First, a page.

Dear Labby: How Much Should I Let My Dog Sniff On Our Walks?

Woman walking with Labrador Retriever

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One of our DogTime fans has questions for Dear Labby about a dog who loves to stop and sniff on walks! But are they stopping to smell the roses too much? She writes:

Dear Labby,

When I take my dog for a walk, he’s thrilled to get outside and exercise, but he often stops to sniff. If I don’t try to keep us moving, he’ll stop and sniff everything he can find, and he’ll spend a good amount of time doing it.

Why does he love to sniff so much? Should I hurry him along? Or should I just let him do his thing and get a nice whiff of whatever we come across? Would he be happier following his nose, or would he be better off burning some energy with a vigorous, uninterrupted walk?

Please give me some advice.


Nonstop Olfactory Sense Encumbers Ambulation, Nose Delay Getting Old

Dear Labby Has The Answer!

Man and his dog having fun.

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Dear N.O.S.E. A.N.D. G.O.,

Your pup is not alone in his love for all things odorous. Dogs need to sniff. It’s the primary way they experience the world around them and make sense of everything.

They have 50 times as many scent receptors in their noses as humans, and they even have an additional organ above the roof of their mouths called the vemoronasal organ that helps trap scents.

So asking a dog to go on a walk without sniffing is like asking a human to go for a walk without looking at anything except for what is exactly in front of them. That might be good exercise, but it would be pretty boring, right?

What’s So Great About Sniffing?

Beagle in forest

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Dogs use their sense of smell to interpret everything. It lets them know what has happened in a certain location, what’s happening now, if there are any other dogs in the area, if there are any threats nearby, and so much more.

Think of it as their form of Google.

They get all the information they need through their noses. That’s why your dog is so intent on stopping every so often to get a thorough sniff. It’s a tremendous source of mental stimulation that lets your dog use his brain.

What Does That Mean For Walks?

Mid adult woman training her dog to sit on rural road

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As for what happens on your individual walks, there are a few things to consider. Walks serve many purposes. They give your dog a chance to go potty, to get some mental stimulation with a change of scenery, and to get some physical stimulation through exercise.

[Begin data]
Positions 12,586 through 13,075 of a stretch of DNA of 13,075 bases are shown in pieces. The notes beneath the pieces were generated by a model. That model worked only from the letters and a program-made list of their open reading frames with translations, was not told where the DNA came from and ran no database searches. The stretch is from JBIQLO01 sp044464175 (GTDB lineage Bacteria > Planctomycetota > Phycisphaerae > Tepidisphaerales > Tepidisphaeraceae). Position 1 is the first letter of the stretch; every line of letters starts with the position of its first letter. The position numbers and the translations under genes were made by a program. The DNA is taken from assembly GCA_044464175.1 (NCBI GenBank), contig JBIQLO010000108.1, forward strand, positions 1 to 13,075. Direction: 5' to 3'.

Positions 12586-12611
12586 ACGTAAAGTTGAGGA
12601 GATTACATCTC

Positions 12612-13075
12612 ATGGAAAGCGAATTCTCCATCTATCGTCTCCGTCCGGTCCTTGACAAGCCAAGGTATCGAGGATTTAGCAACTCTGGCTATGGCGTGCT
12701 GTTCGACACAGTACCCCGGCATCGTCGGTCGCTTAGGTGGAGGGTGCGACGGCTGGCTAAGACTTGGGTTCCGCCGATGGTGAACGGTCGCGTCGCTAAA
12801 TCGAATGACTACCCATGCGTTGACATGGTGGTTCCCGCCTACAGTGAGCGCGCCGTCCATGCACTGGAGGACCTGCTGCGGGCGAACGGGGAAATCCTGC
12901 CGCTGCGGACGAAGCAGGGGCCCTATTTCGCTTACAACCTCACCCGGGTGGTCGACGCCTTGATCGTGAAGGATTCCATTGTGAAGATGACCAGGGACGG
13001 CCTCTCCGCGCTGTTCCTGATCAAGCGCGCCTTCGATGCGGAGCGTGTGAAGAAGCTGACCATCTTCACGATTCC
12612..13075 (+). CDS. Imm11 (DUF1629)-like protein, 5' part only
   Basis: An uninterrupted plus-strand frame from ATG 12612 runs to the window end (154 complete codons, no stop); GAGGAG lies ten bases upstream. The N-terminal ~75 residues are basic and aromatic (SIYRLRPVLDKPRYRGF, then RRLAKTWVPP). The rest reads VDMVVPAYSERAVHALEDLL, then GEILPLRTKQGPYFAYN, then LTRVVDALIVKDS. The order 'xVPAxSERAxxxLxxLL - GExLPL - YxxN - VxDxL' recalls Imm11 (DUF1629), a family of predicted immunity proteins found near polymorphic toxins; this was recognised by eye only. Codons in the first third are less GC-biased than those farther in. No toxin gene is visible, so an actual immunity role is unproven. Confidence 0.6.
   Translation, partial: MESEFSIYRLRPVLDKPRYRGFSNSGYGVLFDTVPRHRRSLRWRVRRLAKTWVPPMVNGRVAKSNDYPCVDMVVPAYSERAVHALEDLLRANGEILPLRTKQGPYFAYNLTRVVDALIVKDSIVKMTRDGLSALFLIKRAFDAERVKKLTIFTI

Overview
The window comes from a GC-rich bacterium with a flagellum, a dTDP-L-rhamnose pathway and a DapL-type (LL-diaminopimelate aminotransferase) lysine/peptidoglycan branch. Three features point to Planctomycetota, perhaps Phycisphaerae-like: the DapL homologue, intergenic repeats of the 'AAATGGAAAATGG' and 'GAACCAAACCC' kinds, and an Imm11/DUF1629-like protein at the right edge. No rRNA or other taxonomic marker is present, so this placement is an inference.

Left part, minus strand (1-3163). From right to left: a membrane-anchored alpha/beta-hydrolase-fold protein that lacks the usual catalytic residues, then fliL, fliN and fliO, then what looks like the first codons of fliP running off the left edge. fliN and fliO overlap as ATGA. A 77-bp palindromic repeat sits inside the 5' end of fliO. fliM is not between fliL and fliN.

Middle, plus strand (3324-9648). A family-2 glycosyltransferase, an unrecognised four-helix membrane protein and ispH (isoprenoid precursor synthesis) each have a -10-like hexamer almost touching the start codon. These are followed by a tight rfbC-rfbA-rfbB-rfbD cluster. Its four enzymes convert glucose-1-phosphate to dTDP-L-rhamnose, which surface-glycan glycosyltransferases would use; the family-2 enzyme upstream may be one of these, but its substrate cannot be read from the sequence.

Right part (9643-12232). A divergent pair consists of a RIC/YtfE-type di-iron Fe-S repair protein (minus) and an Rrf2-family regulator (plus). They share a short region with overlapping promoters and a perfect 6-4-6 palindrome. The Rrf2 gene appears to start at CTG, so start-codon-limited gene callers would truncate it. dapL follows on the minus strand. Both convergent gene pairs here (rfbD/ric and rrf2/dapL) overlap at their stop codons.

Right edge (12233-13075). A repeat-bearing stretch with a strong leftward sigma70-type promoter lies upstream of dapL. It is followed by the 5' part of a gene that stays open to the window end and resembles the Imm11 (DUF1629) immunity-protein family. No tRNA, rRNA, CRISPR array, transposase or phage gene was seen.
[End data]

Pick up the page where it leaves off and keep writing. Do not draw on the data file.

All of these things are important for your dog’s well-being. A dog who can’t go potty when necessary, doesn’t get mental stimulation, and suffers from a lack of exercise will get bored, anxious, destructive, and unhealthy pretty quickly.

Your walk has to serve all of these purposes, which means you have to strike a balance. Too much time sniffing and your dog won’t get enough exercise. Not enough time sniffing and your dog will be bored and anxious. So what do you do?

Well, every dog has different needs. One of the ways you can determine your dog’s needs is to monitor their behavior and mood after a walk.

Try going for a walk with only a little sniffing and check to see if they seem more anxious afterward. Then try going for a walk with a lot of sniffing and check if they seem like they haven’t burned off enough energy. Then make adjustments accordingly.

This trial-and-error approach can help you find the right balance of walk time and stop-and-sniff time.

How Else Can Your Dog Exercise Their Sniffer?

Instructor giving direction to a line of owners with their dogs during a dog training class.

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Another thing you might do is try some nose work classes. These will train your dog to use his sense of smell and get rewards for doing so. It might provide your pup with enough stimulation that he feels less of a need to stop and sniff on your walks.

On the other hand, you might try agility training or vigorous play sessions to provide physical stimulation, then reserve walks for sniffing time. The approach is really up to you.

You may also want to use your dog’s love of sniffing as a reward for training while you’re on your walk. Try having him sit or stay, then use a command like “sniff” that lets him know he’s done well and is allowed to sniff for a bit. When it’s time to move on, say “leave it” and go.

Later on in the walk, you can repeat the process until he understands that you are in charge of when to walk and when to take a break, and he’ll figure out that he’ll be rewarded if he follows your lead.

Most of all, walks should be a chance for you to bond with your dog and take care of his mental and physical health. So pay attention to what happens before, during, and after your walks. This will help you make adjustments to your routine to better suit your dog’s needs.

There is no perfect ratio of walking to sniffing that fits all dogs, so it’s up to you to find that balance for your pup.

So, N.O.S.E. A.N.D. G.O., hopefully that helps you smell what’s cooking in your dog’s brain when you’re out for a walk. It will take some work before you find the balance that you’re both comfortable with, but keep at it.

Use this as an opportunity to strengthen your bond and sniff out each other’s needs better.

Does your dog stop and sniff on your walks? How do you make sure they get a chance to sniff and get enough exercise all at the same time? Let us know in the comments below!